As the article by the Financial Times suggests, pulling the plug on a society where possibly 90 percent of the population is computerless is less of a problem than it would be for the West.

    Mejias suggests internet is a closed system regardless of how open we like to think it is, and I would agree. When the switch is pulled, or a commercial entity requests a fee you can’t pay, you’re out – and the West would probably suffer its pangs of withdrawal more than others would.

    Anyway, I found the article to be thought provoking and well written.

  25. I applaud Mejias.

    By no stretch of imagination I am a Luddite but for sure I can comment on my nation, India.

    I was appalled to Indian digerati refer to it as “Twitter Revolution” or ‘Facebook Revolution”.

    This is a nation of 5,000-yeard-old culture is reduced to 140 characters by elite, educated Indians.

    These who when seen online videos of Tunisia, Egypt, Bahrain and Libya as “fascinating”.

    Yes “fascinating”.

    Many would not know that Central Reserve Police Force are being masscared ever other day by Naxals. In fact in 2011, a rough study showed that about 300 CRPF died in anti-insurgency just in 2010.

    Soldiers are battling in Kashmir.

    My own city Mumbai has been brutalized by terror attacks.

    I had the misfortune to see three in front of my eyes.\

    But we Mumbaikars went our day to day life.

    I also ask Americans, how can they comment on Arab nations when their own GIs are dying every other day in Iraq and Afghanistan.

    They don’t care about their own GI soldiers.

    India and America find themselevs in a similar situation but refuse to see the elephant in the room.

    They are abusing technology

    I refer to these insensitive people as “Twitter Terrorists”.

    The ones tweeting incendiary comments.

    I just offer just one as an example:

    Anti-Dr Ambedkar Facebook Page triggers riots in Mumbai
    Feb 15, 2011

    http://www.youtube.com/watch?v=zyj4yzPf7PY

    Angry Dalits took to streets in Mumbai’s Khar area on Monday night to protest against an anti-Ambedkar page on the social networking website Facebook. Police and Rapid Action Force personnel rushed in as the protest went out of a control. Mobs burnt tyres and even damaged passing cars. As a result, all connecting roads were jammed for almost four hours and police cordoned off the area as a precaution. No one was arrested. Meanwhile hundreds of protesters gathered at the Khar police station demanding action against those behind the Facebook page. Protesters said that it is insulting Baba Ambedkar and if the police doesn’t take action then they will stall the state. One of the protesters also said that if by 10 am on Tuesday they don’t get the verdict, they will not only block roads, but also shut down the state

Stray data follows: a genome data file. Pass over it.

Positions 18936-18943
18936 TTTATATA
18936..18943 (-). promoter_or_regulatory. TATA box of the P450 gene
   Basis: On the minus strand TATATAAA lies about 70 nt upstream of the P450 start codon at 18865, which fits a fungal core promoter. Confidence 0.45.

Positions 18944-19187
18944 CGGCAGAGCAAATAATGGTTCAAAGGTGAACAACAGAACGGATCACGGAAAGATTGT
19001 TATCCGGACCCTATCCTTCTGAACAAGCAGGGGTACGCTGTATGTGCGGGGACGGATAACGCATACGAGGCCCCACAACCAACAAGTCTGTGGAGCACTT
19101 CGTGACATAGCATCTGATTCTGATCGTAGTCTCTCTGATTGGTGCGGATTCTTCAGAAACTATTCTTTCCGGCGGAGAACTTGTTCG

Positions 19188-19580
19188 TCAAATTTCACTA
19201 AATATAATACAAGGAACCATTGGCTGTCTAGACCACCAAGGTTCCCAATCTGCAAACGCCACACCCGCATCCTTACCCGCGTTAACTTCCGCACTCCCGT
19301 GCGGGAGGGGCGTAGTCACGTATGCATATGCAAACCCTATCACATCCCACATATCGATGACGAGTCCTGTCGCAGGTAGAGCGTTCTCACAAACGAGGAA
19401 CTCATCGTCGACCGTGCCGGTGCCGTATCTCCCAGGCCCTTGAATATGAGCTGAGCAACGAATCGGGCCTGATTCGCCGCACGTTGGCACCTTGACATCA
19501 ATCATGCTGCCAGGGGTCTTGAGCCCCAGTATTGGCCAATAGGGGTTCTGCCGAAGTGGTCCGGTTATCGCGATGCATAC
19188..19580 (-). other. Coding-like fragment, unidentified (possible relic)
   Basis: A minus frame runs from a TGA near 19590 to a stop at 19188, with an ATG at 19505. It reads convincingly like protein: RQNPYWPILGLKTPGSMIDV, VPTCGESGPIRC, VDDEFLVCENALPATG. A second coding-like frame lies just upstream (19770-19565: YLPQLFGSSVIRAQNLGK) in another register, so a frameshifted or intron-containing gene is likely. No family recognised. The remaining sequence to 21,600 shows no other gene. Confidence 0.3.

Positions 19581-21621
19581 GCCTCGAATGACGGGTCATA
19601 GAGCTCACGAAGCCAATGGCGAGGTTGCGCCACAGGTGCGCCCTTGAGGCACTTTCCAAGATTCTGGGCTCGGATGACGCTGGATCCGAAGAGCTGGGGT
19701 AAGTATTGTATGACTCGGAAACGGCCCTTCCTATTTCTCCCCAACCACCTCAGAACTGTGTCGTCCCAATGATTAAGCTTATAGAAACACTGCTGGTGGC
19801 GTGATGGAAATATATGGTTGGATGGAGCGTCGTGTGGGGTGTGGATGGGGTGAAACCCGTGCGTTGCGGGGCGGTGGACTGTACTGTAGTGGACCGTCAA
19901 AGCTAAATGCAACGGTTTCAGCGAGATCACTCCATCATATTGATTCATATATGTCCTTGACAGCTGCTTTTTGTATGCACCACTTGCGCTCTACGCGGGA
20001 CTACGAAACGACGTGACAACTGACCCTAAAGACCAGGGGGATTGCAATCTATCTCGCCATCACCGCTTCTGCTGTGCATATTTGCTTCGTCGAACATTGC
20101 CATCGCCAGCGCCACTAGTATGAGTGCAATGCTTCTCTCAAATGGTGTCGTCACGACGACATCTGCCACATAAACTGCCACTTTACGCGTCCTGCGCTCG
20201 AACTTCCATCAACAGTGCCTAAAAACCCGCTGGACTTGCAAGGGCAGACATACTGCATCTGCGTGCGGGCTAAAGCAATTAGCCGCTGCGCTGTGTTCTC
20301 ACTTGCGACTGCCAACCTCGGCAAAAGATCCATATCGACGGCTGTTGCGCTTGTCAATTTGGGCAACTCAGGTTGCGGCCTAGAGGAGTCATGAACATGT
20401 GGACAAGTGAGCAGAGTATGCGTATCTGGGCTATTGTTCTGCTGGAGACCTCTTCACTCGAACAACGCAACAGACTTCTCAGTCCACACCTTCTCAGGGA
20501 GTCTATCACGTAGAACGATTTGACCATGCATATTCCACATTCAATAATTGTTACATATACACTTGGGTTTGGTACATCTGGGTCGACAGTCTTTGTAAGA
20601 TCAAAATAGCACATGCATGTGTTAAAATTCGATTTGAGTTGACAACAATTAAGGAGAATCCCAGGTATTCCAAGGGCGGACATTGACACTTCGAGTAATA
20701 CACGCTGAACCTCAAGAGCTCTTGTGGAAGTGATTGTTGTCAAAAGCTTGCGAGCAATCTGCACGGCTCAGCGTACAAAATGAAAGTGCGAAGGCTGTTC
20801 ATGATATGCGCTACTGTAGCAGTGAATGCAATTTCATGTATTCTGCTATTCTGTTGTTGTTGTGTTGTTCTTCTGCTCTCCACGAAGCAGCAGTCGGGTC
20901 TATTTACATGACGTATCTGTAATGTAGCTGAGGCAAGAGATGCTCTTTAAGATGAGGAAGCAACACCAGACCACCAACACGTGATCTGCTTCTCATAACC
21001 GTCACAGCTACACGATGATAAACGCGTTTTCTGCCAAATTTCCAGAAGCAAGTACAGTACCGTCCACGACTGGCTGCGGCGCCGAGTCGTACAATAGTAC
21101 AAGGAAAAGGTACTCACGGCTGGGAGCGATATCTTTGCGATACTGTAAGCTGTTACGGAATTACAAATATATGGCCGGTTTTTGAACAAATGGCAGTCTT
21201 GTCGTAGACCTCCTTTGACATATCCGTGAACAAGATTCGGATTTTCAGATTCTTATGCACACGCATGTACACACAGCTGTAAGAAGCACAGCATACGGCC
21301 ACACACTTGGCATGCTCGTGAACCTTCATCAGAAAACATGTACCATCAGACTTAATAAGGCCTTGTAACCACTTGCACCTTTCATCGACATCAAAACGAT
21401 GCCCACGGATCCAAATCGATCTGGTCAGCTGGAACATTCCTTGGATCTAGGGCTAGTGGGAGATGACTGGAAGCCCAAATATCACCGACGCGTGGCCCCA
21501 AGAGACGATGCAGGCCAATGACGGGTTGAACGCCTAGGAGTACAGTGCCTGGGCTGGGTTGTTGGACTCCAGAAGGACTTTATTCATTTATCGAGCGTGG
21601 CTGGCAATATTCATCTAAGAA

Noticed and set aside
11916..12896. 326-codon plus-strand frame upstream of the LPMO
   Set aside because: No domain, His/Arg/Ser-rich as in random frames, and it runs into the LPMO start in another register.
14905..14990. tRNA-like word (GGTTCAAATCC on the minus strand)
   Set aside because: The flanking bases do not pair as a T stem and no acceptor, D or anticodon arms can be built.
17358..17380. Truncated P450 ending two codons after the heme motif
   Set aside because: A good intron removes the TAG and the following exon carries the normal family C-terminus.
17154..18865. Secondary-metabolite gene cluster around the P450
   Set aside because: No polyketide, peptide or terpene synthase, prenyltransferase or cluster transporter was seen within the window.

Derogatory remarks about B R Ambedkar on the social networking site provoke a gathering of nearly 500 to resort to stone pelting and tyre-burning at Bandra, Khar and Andheri

    Chaos erupted on the roads and bylanes of Bandra and Khar late last night after someone created a page termed ‘I Hate Ambedkar’ on Facebook.

    The site allegedly also contained some derogatory comments about Ambedkar and as the news spread, a huge crowd of around 500 people gathered at Pali Naka in Bandra and on Carter Road shouting slogans and pelting stones on passing cars and buses.

    Another massive crowd gathered at the Khar police station to protest and demand police action.

    The protest did not stop there and people continued their rampage and set car tires on fire at Khar and then joined other protesters forming a huge mob on Andheri Link Road. “

    I invite all to my city and see beyond the headlines.

    Gen Douglas MacArthur said, “Whoever said the pen is mightier then the sword
    obviously never encountered automatic weapons.”

    I rephrase Gen Douglas MacArthur:

    “Whoever said the tweeting is mightier then the sword obviously never encountered automatic weapons.”